At the end of the day, it comes down to your own work style.  I would rather work very efficiently 5 hours and then go enjoy 5 hours getting a good dinner, some tea, and relaxing,  rather than spending 10 hours working inefficiently just because of the instant gratification of allowing myself to give in to distractions.

On a separate note, I just accepted a job offer from Accenture as an Analyst, so I will be working there shortly after graduation next June 2010.  I’m thrilled about this opportunity! 🙂

Killing habits that keep us from succeeding.

It is often easy to get inspired and excited about something new in our lives, but how long do we stay motivated?  Most people I have met are only happy and excited for as long as a novelty lasts, or until the first big challenge arrives.  However, if you aim to be successful in any personal goal, the initial inspiration and emotions need to be present day and night, for it will carry us through difficulties.  When we face difficulties, when we receive bad news, it’s even more important to stay focused on our goal and be positive.  We can’t simply give up and move on, it doesn’t work that way.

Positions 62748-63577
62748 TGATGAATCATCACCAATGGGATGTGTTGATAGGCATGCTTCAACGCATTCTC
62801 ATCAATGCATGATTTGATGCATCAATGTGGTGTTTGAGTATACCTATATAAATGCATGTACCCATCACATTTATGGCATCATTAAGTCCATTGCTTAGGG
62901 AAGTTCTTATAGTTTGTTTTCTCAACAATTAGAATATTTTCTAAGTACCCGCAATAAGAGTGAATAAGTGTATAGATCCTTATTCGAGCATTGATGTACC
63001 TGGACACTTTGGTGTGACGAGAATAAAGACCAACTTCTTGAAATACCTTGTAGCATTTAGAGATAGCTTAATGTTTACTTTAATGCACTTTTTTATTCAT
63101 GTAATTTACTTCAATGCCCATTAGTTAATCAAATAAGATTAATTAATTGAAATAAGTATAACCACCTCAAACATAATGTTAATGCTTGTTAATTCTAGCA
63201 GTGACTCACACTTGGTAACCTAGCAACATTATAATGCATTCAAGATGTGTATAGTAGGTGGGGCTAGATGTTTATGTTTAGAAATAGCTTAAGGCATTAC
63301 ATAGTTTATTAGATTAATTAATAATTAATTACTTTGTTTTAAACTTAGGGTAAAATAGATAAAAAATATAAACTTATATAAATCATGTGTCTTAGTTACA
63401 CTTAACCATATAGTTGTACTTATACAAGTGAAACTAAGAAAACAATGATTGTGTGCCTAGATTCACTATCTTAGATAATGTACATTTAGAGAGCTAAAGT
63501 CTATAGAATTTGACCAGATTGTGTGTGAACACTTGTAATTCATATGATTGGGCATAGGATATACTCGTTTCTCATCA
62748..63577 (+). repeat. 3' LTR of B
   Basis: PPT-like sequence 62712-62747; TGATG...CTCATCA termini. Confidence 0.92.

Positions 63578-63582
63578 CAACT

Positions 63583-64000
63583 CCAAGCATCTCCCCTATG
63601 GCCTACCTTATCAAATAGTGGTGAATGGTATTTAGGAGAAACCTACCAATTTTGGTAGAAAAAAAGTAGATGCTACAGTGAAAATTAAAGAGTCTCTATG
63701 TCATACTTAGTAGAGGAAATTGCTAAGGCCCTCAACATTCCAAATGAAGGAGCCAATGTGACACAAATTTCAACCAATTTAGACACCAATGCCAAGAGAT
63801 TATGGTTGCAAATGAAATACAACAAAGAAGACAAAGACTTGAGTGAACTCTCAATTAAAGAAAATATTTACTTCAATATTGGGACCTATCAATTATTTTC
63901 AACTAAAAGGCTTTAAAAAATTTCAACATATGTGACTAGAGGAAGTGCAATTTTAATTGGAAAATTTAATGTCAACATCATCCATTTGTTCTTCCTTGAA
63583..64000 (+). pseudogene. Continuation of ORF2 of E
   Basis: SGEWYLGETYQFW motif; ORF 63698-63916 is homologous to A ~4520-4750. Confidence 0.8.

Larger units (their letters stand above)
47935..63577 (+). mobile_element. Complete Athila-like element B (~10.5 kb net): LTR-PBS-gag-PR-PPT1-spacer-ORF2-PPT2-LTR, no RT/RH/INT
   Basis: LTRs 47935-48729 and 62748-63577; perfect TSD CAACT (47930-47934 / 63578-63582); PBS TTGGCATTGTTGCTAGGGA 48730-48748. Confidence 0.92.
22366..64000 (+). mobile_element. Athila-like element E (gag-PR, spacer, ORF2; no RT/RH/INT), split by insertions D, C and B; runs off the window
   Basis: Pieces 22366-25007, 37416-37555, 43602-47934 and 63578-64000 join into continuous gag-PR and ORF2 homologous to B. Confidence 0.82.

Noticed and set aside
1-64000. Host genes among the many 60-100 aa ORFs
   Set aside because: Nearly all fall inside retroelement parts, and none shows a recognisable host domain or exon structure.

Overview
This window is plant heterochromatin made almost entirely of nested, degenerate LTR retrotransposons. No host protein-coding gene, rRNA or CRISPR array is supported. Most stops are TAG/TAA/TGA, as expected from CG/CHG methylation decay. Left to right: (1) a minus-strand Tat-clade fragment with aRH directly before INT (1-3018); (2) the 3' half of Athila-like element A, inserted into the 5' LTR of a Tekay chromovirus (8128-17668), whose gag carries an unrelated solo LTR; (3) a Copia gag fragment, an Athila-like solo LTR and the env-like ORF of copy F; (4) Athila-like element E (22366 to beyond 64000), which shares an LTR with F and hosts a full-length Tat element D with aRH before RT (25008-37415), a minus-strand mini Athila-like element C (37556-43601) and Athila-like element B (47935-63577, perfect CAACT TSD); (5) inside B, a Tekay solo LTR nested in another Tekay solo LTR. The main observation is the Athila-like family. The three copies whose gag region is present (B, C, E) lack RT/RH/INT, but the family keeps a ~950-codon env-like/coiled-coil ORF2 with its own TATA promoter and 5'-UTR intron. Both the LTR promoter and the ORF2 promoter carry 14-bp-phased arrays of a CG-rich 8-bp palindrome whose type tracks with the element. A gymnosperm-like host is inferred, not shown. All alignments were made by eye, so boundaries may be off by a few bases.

For winners, losing inspires them. For losers, losing defeats them.

– Robert T. Kiyosaki “Rich Dad, Poor Dad

We are living in a society in which most people are encouraged to find an excuse and give up, rather than take charge of our problems and tackle them.  Beneath this behavior of excuses is the belief that you won’t achieve your goal, so you might as well find an excuse and that way avoid facing defeat.  How many of us have heard a couple of our friends complain about their weight problems, but then go on and say that they just have to accept their body the way it is.  Apparently they got the ‘bad genes’ from their parents and the ‘bad metabolism’ so they just have to accept their fate.